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rican bonds and you might have got a great return on your bonds, but you maybe bought it 50, 60 cents on the dollar, you took that risk. and if there's a loss, you, the bond holder, are going to bear on that bond. but the taxpayers aren't going to bear that loss for you. i think this is a great exro age -- se, a great pack compromise, a great package that's going to bring economic health and growth back to puerto rico. i want to thank mr. pierluisi for all the insight he's given on what needs to be done to make this work and the elected politician, the speaker of the puerto rican house who has been so gracious with his insight into how we structure a package that that's going to grow puerto rico. i want to thank mr. bishop as well in resources and i yield back the balance of my time. the chair: the gentleman yields back the balance of his time. the gentleman from arizona. mr. grijalva: thank you, mr. chairman. i yield myself five minutes. the chair: the gentleman is recognized for five minutes. mr. grijalva: thank you very much, mr. chairman. the united states flag has flown over puerto rico for more than a century. those born on the island are american citizens and more than 200,000 have served in the
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united states military, including roughly 10,000 serving today. millions more live on the u.s. mainland, but consider puerto rico their home. mr. chairman, we're here today because our fellow americans are suffering and it is our constitutional responsibility to help them. they are suffering from the effects of a debt crisis more than a decade in the making. a devastating combination of mismanagement, unfair federal policies, and desperate budget cuts has destroyed the economy on the island. the monstrous burden of puerto rico's $70 billion debt is swallowing the funds needed to provide health care, education, transportation and public safety for the commonwealth's families. almost 100,000 people have left the commonwealth last year to look for better economic opportunities, which only makes the situation on the island worse. about 80% of children in puerto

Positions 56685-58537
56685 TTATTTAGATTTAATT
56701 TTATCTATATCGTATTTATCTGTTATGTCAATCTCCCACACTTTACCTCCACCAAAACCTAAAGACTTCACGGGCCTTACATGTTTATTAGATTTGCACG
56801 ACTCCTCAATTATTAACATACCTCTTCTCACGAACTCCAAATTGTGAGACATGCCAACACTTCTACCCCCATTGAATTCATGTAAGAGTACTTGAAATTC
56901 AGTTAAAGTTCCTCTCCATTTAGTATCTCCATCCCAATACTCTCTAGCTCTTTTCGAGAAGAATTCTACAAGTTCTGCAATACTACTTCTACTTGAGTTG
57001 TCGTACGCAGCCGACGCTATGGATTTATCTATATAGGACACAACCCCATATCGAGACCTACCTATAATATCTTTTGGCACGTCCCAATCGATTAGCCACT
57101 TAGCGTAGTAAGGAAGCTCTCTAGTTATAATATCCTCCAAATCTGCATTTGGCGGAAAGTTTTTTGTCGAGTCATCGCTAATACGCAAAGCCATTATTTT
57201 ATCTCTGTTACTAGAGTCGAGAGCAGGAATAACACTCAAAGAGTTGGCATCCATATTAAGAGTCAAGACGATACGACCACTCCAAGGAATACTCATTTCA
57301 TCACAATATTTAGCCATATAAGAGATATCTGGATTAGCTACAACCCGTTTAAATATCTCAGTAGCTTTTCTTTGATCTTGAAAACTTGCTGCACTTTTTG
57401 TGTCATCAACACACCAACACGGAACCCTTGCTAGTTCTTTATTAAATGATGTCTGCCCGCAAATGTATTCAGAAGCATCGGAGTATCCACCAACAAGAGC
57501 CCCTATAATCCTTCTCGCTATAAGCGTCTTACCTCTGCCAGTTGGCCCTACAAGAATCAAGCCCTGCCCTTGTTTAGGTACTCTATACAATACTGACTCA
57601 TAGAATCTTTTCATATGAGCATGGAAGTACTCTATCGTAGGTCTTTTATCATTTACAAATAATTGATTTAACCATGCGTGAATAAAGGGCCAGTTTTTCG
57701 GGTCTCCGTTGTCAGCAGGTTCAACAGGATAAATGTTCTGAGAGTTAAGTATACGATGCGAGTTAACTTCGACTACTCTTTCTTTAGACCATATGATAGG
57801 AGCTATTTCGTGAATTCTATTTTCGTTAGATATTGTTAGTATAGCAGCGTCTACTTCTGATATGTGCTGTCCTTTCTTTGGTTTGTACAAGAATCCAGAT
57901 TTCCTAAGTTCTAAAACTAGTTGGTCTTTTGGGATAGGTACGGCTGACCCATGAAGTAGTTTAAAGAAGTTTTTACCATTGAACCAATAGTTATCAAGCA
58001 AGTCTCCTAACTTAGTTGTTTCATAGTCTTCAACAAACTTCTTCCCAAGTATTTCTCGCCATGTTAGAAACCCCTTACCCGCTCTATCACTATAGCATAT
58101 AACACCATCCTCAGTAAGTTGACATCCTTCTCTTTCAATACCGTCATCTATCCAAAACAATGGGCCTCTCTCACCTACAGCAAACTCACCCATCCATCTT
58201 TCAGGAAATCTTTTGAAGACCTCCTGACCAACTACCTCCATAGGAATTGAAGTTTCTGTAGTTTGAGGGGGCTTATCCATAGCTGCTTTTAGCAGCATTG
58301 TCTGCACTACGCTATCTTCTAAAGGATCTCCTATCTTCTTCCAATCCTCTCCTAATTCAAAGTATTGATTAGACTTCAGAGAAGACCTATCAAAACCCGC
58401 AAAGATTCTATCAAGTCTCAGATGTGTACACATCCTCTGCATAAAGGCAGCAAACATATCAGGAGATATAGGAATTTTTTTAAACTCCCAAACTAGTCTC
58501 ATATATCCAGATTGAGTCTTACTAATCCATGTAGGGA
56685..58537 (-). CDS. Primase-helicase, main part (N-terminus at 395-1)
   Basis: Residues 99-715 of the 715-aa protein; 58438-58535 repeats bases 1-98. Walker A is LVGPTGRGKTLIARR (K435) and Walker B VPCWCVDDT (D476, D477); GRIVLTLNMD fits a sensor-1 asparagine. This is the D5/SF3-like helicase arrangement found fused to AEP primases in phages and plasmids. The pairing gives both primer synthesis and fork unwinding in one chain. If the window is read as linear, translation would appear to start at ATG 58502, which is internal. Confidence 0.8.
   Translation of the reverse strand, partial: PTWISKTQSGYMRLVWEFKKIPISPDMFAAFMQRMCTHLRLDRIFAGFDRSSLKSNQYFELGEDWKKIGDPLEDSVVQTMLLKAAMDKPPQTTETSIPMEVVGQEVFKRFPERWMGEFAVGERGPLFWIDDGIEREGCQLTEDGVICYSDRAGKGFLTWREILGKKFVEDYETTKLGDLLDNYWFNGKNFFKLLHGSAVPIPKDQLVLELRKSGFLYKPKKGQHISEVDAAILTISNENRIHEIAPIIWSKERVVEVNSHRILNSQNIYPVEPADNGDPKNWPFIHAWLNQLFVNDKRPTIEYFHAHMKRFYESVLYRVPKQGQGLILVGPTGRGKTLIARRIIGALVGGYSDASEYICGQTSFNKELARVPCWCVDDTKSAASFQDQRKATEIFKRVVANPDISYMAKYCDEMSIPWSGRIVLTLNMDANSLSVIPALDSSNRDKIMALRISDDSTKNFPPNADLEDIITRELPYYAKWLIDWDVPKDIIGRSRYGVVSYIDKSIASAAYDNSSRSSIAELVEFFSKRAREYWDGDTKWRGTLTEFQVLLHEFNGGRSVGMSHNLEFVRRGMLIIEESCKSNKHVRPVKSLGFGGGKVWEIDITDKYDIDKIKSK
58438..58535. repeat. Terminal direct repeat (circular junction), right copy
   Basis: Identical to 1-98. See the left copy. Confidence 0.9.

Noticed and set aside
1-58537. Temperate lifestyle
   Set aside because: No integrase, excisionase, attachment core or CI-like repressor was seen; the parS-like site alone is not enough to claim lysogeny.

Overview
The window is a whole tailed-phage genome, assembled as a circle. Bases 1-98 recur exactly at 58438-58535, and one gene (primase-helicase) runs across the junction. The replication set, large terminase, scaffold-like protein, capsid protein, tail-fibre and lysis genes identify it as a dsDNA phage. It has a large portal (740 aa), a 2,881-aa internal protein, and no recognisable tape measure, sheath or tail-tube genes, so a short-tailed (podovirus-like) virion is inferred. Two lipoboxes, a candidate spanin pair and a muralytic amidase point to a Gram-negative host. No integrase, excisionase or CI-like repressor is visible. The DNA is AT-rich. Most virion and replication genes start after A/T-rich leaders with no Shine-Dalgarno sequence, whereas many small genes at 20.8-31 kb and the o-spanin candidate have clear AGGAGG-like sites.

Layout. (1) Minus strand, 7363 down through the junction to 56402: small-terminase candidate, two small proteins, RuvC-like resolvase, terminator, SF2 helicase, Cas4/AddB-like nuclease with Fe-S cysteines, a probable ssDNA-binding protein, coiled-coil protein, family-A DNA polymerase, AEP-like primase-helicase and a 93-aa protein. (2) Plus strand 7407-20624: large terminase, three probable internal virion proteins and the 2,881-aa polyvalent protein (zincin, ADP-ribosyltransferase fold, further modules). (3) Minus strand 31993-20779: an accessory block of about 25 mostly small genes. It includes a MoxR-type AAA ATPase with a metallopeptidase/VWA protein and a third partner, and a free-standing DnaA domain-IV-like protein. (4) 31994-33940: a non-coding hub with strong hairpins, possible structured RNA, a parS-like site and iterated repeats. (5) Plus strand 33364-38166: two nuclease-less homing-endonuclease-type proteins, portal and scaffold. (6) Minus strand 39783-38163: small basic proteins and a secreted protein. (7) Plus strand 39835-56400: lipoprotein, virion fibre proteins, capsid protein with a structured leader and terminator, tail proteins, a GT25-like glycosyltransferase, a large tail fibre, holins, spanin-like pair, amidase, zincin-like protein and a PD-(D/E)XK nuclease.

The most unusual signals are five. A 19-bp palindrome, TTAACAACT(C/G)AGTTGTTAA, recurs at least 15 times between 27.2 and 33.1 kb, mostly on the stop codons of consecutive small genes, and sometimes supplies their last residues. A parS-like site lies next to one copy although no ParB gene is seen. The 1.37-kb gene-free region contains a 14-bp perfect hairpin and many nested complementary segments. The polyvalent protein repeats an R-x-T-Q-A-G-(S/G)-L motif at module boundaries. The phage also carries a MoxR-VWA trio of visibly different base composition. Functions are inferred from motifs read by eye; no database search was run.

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rico live in high poverty areas, compared to about 11% of children on the mainland. the island's poverty rate is about 44% and unemployment is 13%. if congress fails to act, the island and its people face another decade of further economic and social collapse. that our fellow citizens of puerto rico should not be -- should not have to endure this coming humanitarian crisis. our colleague has described the status quo as a recipe to lose an entire generation to forced migration to the mainland. after six months of difficult bipartisan negotiations, four hearings and a series of draft bills, we are here today to consider h.r. 5278. h.r. 5278 will provide the tools necessary to get the economy of puerto rico on a more stable footing and allow the commonwealth to regain access to credit markets. the bill would allow